Tuesday, December 24, 2013

Why I Didn't Put Our Christmas Lights Out This Year

After many, many years and a few moves, our St. Joseph light needed to retire.
In the Catechesis of the Good Shepherd Atrium (the Montessori space devoted to helping children fall in love with God) the children learn about when Joseph and Mary bring Jesus to the Temple, where they meet Simeon and Anna.   Normally I display lit figures of the Holy Family at this time of year, but this year was different..

I didn't put our nativity scene out on the front lawn this year because St. Joseph was just too cracked.  Over the years the plastic has become brittle, so he's missing the top of his head (which we covered last year with a Santa hat) and he's missing his right hand, which held a lantern.  When it rains the light bulb shorts out, so it's time to retire this St. Joseph figure.
I thought about still setting out the Mary, baby Jesus and the ox part of our creche, but it didn't seem right.  Without St. Joseph, who would have protected Mary and the unborn baby in her womb?  Without St. Joseph, who would have taken them to Eqypt to flee Herod's soldiers?  Without St. Joseph, how would Jesus learn a living in the carpenter's shop?  Without St. Joseph who would have introduced Jesus to the scriptures, to His father's house?
All of these thoughts have been swirling in my mind as I have watched fathers this Advent:  as I watched young dads bounce boisterous babies during Mass; as I watched a father lead his two children to give up their seats to an elderly lady and her escort at the Christmas Vigil tonight; as I watched fathers here on vacation in Florida play catch on the beach; as I met some fathers (and noticed the absence of some) at a luncheon recently held for moms and their babies who had considered--and then rejected--abortion.
There are so many ways the "St. Joseph" in our lives watch out for us.  He checks the tires before a long car trip.  He fills out the paperwork so the new baby is insured.  He gets the kids out of Mom's hair long enough for her to catch her breath, or grab a nap.  He's more than the helpful neighbor or the favorite uncle--he's put his life on the line, he's committed his future to his bride and child.  He puts their welfare and well-being before his own. 
What a wonderful model of a man who was willing to die to self, who could hear the voice of God and obey, who was provider and protector!  Pope Francis recently said at his Angelus address that the Gospel “shows us St. Joseph’s greatness of soul. Joseph was a man who always listened to the voice of God, was deeply sensitive to his secret will -- a man attentive to the messages that came from the heart and from above.”

Friday, December 13, 2013

Reviewing Catechism with "The Twelve Days of Christmas"

I love this book, mostly because of its beautiful, whimsical illustrations, and because it's a board book--able to withstand all sorts of rough and tumble from toddlers!  We read part of The Twelve Days of Christmas today, which celebrates the Christmas season (from Christmas day to the Feast of the Epiphany).  While there's some disagreement about the background and meanings involved with "The Twelve Days," it's still a useful teaching tool.

I enjoy introducing this combination of art, poetry and song to children early so that each year they will learn just a little more about the hidden meaning of it.  The youngest children in the Atrium will not have heard of many of the teachings I'll list below, but the older children will recognize many.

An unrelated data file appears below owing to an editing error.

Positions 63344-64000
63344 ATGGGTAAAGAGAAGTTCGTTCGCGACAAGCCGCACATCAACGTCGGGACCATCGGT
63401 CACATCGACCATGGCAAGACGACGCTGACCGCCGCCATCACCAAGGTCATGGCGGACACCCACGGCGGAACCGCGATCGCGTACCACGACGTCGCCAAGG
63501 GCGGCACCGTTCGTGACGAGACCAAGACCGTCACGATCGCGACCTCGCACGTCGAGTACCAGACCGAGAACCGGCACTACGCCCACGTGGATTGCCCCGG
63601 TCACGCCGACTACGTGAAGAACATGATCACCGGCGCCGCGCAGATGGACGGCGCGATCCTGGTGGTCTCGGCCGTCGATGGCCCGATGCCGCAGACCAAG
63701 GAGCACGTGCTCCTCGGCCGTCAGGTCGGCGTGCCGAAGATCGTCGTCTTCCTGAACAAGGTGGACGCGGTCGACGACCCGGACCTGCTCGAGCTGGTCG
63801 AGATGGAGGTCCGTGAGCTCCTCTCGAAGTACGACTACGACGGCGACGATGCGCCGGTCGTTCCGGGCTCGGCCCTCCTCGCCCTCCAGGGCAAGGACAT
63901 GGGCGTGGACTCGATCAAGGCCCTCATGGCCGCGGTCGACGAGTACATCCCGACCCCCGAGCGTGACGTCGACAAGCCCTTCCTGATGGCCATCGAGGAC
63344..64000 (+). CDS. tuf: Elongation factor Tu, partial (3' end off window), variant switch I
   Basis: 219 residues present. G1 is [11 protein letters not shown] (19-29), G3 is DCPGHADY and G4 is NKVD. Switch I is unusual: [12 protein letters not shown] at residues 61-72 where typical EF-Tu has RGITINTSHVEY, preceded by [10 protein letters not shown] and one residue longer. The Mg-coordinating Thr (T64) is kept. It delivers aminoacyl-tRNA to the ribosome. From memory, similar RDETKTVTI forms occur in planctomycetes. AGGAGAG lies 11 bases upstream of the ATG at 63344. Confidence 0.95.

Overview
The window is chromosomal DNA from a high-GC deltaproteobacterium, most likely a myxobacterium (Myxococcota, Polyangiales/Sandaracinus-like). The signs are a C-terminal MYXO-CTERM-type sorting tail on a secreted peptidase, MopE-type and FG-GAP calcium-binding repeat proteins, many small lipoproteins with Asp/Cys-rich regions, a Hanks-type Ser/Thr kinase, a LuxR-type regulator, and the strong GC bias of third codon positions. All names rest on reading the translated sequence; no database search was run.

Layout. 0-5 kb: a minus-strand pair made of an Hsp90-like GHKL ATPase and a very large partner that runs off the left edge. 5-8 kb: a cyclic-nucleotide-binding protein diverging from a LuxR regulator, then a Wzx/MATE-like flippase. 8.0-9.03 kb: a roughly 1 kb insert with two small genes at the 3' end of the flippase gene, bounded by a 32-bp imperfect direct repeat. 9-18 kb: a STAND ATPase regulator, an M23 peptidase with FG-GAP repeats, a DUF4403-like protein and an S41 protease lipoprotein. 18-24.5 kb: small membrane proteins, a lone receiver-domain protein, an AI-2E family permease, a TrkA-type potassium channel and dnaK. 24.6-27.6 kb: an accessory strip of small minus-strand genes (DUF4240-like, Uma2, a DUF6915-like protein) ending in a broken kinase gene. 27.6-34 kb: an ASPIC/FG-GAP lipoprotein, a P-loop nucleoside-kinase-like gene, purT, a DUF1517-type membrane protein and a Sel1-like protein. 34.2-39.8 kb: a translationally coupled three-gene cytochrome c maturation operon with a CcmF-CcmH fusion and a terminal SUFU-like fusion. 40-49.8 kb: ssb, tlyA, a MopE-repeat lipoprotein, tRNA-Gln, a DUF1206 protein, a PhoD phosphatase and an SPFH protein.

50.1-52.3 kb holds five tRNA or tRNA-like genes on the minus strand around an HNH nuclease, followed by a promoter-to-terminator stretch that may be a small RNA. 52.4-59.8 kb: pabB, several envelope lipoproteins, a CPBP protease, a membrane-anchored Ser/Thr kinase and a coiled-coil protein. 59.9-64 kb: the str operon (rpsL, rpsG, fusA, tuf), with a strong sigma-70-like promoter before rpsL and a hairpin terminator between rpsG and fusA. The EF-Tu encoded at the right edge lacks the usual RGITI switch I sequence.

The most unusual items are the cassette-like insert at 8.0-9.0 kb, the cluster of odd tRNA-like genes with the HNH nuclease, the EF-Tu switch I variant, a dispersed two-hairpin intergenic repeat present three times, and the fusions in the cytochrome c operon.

The Symbols of The Twelve Days of Christmas

  • True love = God
  • Pear tree = The cross
  • 1 Partridge = Jesus (as a mother partridge who protects her young)
  • 2 Turtle Doves = the 2 natures of Jesus (human and divine) or the 2 Testaments (Old and New)
  • 3 French Hens = the 3 persons of God (the Trinity) or the 3 gifts of the Wise Men or 3 Theological Virtues of Faith, Hope and Charity
  • 4 Colly Birds = the 4 Gospels or the 4 Evangelists (Matthew, Mark, Luke and John)
  • 5 Gold Rings = the first 5 books of the Old Testament (the Pentateuch, on man's fall)
  • 6 Geese a Laying = the 6 Precepts of the Church or the 6 days of Creation
  • 7 Swans a Swimming = the 7 sacraments or 7 gifts of the Holy Spirit (Wisdom, Understanding, Counsel, Fortitude, Knowledge, Piety, Fear of the Lord)
  • 8 Maids a Milking = the 8 Beatitudes
  • 9 Drummers Drumming = 9 choirs of angels
  • 10 Ladies Dancing = the 10 Commandments
  • 11 Pipers Piping = the 11 Apostles (12 minus Judas)
  • 12 Lords a Leaping = the 12 basic beliefs of the Catholic Church (from the Apostles' Creed)

Tuesday, December 10, 2013

Painting Snowflakes: Epsom Salts on Black

There was a great piece in the Wall Street Journal this weekend on the photographs of snowflakes taken by Alexey Kljatov, a school assistant in Russia.  So inspiring!  I remembered that we learned how to paint snowflakes with epsom salt while in Montessori training, but I never learned how much salt to mix into the water.  So I experimented!  You can try it, too.  (I've provided a few links below, but honestly I can't even watch youtube videos anymore because we have so many filters on our computer!  Teenagers..........)

Cheap, ubiquitous
I used the Wall Street Journal clipping as a guide.

My first attempts with a more dilute solution actually worked better.

I think I'll make toothpicks available next time, too. 
These can dry quickly in a house with heat on!

Painting with Epsom Salt Paint
How to Make a Snowflake with Epsom Salt

Montessori Mornings Update: The Role of Baby Wrangler

The lady on the right teaches us French during our Circle Time and then serves as Baby Wrangler.
There was a lot of interest in Montessori Mornings when I first wrote about our free parent-toddler classes back in April.  It's been almost a year since we began (when most of the younger siblings were newborns), so I thought I'd mention another crucial piece:  we've found ourselves a Baby Wrangler!